On our last visit to Zion, we hiked to Canyon Overlook with our toddler and 9 month old. Our 2 year old was in his hiking backpack (we use an Osprey Poco Plus) and the 9 month old in her soft carrier, an Ergobaby 360. We’ve used these on hundreds of hikes and recommend both if you are planning on hiking with younger kids.
Canyon Overlook Trail tip: given the exposed paths with 1,000 foot drops into the Zion Canyon, we only recommend this trail for younger kids if they are in a hiking backpack or older kids who will follow instructions.
Tips for hiking Canyon Overlook Trail
- Water: the Canyon Overlook trail is a one mile round trip with limited shade so bring some water in the summer
- Hiking after rain: the trail can be muddy after rain. The slip rock is also really slippery when its wet so
- Summer accessories: sunscreen and a hat to protect from the sun
- Winter accessories: layers of clothing, a warm hat and a good jacket. The trails can be icy in places in Zion in Winter so invest in good hiking shoes/boots or Yaktrax on sneakers for grip.
- Parking: there is a small parking area just past the east entrance to the Zion – Mt Carmel Tunnel. At busy times you might have to wait around to grab a space. There is also some overflow parking further east of the trailhead which might be an easier option.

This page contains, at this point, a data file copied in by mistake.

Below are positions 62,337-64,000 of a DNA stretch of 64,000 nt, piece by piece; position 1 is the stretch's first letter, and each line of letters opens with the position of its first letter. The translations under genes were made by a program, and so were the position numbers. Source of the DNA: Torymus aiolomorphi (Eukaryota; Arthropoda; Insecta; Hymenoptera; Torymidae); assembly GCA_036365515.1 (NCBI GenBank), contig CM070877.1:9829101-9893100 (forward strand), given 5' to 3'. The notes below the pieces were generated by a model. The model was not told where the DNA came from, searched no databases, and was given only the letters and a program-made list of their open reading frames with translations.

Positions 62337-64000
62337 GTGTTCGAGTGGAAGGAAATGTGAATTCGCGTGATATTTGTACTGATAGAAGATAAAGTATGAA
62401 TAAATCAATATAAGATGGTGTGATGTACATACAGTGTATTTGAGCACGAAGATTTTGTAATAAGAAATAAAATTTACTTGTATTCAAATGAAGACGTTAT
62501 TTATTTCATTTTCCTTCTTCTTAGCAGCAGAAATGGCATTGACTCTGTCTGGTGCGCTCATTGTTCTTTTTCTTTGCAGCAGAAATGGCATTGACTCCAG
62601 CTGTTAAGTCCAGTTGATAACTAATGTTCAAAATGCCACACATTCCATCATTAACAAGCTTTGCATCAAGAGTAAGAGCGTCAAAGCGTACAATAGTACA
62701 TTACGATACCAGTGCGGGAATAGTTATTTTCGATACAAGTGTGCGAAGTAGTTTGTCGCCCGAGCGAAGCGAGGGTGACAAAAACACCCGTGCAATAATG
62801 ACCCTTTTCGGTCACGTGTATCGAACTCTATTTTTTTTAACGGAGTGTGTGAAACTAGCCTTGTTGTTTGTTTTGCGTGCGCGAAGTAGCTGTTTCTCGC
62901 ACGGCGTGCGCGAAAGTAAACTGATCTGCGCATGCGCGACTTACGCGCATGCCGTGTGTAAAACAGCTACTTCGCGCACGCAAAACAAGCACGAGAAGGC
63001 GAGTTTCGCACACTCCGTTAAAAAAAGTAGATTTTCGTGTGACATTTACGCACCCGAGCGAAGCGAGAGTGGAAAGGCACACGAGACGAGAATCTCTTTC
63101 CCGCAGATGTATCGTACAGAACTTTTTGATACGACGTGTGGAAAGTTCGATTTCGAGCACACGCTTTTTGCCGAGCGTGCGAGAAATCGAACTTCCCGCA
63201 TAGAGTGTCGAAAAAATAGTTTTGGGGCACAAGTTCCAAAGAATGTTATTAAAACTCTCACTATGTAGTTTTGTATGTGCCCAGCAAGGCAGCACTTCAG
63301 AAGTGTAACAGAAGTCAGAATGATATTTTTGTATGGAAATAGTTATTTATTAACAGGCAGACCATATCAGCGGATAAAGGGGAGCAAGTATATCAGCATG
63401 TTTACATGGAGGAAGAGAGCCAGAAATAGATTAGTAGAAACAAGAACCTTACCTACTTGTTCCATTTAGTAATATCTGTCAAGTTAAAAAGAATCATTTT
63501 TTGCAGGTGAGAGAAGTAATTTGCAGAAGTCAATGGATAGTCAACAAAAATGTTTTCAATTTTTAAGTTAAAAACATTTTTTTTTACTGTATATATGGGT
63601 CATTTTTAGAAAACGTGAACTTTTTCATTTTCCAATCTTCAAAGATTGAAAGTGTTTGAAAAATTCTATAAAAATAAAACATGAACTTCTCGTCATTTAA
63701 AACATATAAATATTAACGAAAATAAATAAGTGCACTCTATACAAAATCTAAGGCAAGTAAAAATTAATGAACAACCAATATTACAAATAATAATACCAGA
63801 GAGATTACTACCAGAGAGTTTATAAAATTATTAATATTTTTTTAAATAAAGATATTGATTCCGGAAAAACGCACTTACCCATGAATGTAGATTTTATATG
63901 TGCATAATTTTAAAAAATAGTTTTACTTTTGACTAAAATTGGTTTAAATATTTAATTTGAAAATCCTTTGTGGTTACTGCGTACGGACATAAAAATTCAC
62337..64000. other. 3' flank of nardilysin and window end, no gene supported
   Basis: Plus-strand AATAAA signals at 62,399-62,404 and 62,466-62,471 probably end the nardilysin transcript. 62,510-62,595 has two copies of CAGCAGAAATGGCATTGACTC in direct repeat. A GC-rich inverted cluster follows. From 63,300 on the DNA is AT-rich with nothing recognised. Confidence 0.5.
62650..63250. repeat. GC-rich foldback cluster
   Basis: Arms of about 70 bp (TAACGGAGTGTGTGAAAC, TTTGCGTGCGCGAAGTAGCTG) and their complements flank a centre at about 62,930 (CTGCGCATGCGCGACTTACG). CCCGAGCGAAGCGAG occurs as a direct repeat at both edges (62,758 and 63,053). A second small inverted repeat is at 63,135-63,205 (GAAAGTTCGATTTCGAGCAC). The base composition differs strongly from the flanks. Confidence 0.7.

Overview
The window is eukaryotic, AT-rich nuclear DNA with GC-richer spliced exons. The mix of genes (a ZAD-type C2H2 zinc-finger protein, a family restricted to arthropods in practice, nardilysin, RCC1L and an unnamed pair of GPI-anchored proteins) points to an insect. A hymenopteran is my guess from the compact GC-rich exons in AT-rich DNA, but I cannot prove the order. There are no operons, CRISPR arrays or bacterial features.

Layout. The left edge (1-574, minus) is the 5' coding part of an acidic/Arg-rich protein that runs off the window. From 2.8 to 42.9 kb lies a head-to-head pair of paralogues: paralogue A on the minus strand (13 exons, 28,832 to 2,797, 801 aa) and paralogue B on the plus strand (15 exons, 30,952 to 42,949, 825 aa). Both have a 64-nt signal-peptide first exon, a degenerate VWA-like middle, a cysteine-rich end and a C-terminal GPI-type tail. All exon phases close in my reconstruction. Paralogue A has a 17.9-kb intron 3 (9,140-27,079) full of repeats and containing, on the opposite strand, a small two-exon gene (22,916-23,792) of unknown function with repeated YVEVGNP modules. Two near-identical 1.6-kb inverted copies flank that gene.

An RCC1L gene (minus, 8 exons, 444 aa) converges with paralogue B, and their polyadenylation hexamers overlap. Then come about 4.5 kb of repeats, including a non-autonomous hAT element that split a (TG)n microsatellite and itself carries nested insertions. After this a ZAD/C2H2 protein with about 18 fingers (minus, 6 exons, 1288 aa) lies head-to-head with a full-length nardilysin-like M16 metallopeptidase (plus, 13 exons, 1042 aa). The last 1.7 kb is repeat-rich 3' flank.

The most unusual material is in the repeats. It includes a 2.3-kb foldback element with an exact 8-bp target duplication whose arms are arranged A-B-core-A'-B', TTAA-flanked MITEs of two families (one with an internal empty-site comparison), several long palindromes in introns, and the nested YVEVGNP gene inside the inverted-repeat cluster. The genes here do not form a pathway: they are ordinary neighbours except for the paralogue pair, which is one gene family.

- Restrooms: vault restrooms are located across the highway from the ranger booth at the trail head.
Alternative Hikes in Zion National Park
Zion National Park is home to some iconic hikes and we love exploring its trails. Some great hikes in addition to Canyon Overlook are:
- Angels Landing: one of the most iconic and challenging hikes in Zion, Angels Landing follows a narrow mountain spine out to the center of the Zion Canyon.
- The Narrows: the iconic Zion Narrows follows the Virgin River into a narrow slot canyon. It is a difficult 9.4 mile out and back hike depending on how far you venture. The trail begins at the end of the Riverside Walk.
- Riverside Walk: Riverside Walk is a peaceful hike along a relatively flat paved trail which runs adjacent to the Virgin River. It starts at the Temple of Sinawava, the final stop on the Zion Shuttle and the start of the trail leads up the canyon past the tall weeping walls, lush vegetation and the occasional waterfall!